How SIP Trunks Help to Ensure Consistent Call Quality

Posted on: 2017-01-24 | Categories:SIP

When mobile phones first became popular, call quality was a big issue. Most people felt that landlines had better audio than using a cell phone. Over the years this difference in quality has steadily decreased to the point where cell phone quality is acceptable for calls. Even business users are generally satisfied with the audio quality of mobile devices.

When VoIP became widespread, the same cycle continued. At first people associated VoIP calls with poor audio. But advances in VoIP technology and proper implementation have ensured that VoIP calls are also crystal clear. With mobile devices and landlines, call quality largely depended on the carrier.

When it comes to SIP trunks however, you can control call quality. It is easy to overlook clarity and reliability when you are more focused on reducing costs or getting the latest features. But all that becomes meaningless if users are unable to hear each other or calls are dropped frequently. So what can you do to make sure that your SIP trunks give you consistent call quality? There are a few things you can do to make that happen.

Increase the Available Bandwidth

SIP trunks route voice calls over your company’s data network and the Internet. There is no separate network to maintain or wiring to install for your phones. It is one of the advantages of switching to SIP trunking. Although this does mean voice calls join all the other types of media jostling for space on the same Internet connection.

So if there isn’t enough bandwidth for data, your voice calls may degrade substantially. Users might miss words or hear echoes. Calls may not go through or they get dropped in the middle of conversations. You certainly don’t want that to happen when an employee is talking to a customer!

One way of resolving the issue – especially if your network is frequently overloaded – is to increase the speed and bandwidth of your network. If there is more bandwidth, voice calls don’t have to go to the back of the queue. SIP trunks now support HD voice, which offers even more clarity than ever before. As long as you have sufficient bandwidth, SIP trunks will give you exceptional audio.

Configure QoS Correctly

Suppose your network is not the problem but your calls are experiencing issues. What’s the problem then? This is where Quality of Service comes into play. You can configure QoS on a hardware device which is usually a router or firewall. Basically it tells the network that voice calls take priority when they are in a queue. If a call is waiting along with a document and some other media at a certain point in the network, the voice packets will go through first. Voice calling is more sensitive to time delays than software applications, so having proper QoS is essential.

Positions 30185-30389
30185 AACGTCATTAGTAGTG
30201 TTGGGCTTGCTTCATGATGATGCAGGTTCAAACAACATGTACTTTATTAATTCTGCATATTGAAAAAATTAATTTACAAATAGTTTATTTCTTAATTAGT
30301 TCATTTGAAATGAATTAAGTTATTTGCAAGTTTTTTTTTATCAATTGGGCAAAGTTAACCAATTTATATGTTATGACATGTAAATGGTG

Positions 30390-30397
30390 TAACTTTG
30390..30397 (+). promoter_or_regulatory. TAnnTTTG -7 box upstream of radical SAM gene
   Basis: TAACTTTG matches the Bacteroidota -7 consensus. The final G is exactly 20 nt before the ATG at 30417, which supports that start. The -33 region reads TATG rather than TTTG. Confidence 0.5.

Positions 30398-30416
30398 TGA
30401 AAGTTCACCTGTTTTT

Sufficient bandwidth capacity and QoS are the twin pillars of voice quality when it comes to SIP trunks. However, there is another factor that affects call quality, though you have little control over it.

Compression and Codecs

Most data that travels through the Internet is compressed before transmission. If you try to transmit all data without any compression, it would severely strain the network capacity. The vast majority of organizations do not have the infrastructure to support it and neither is it necessary. There isn’t much of a perceptible loss of quality when you compress most data and the same is true for voice calls.

In the world of SIP trunks, a codec is a piece of software that converts audio signals into digital data before transmission. At the other end, the codec converts the packets back into analog sound signals so you can hear the words normally. The codec may also compress the voice signals in addition to converting it into digital format. You should ask your vendor about codecs before purchasing your trunks since you won’t be able to change it later.

Some codecs are specially developed to use as little bandwidth as possible. So you can make several concurrent calls on limited bandwidth, although quality will suffer a bit. Others codecs do the opposite – minimize the amount of compression so voice quality is better. But you will need more bandwidth to accommodate several calls at once. Some codecs offer high bit rates for even better quality but they are useful only for voice critical applications in very few networks.

SIP trunks give you better quality than even landlines today, a far cry from the early days of poor audio.You should monitor your system in real time as well, so you can fix problems if something changes in the environment. Once you have optimized your hardware and network for VoIP calls, you will get consistently high quality audio calls.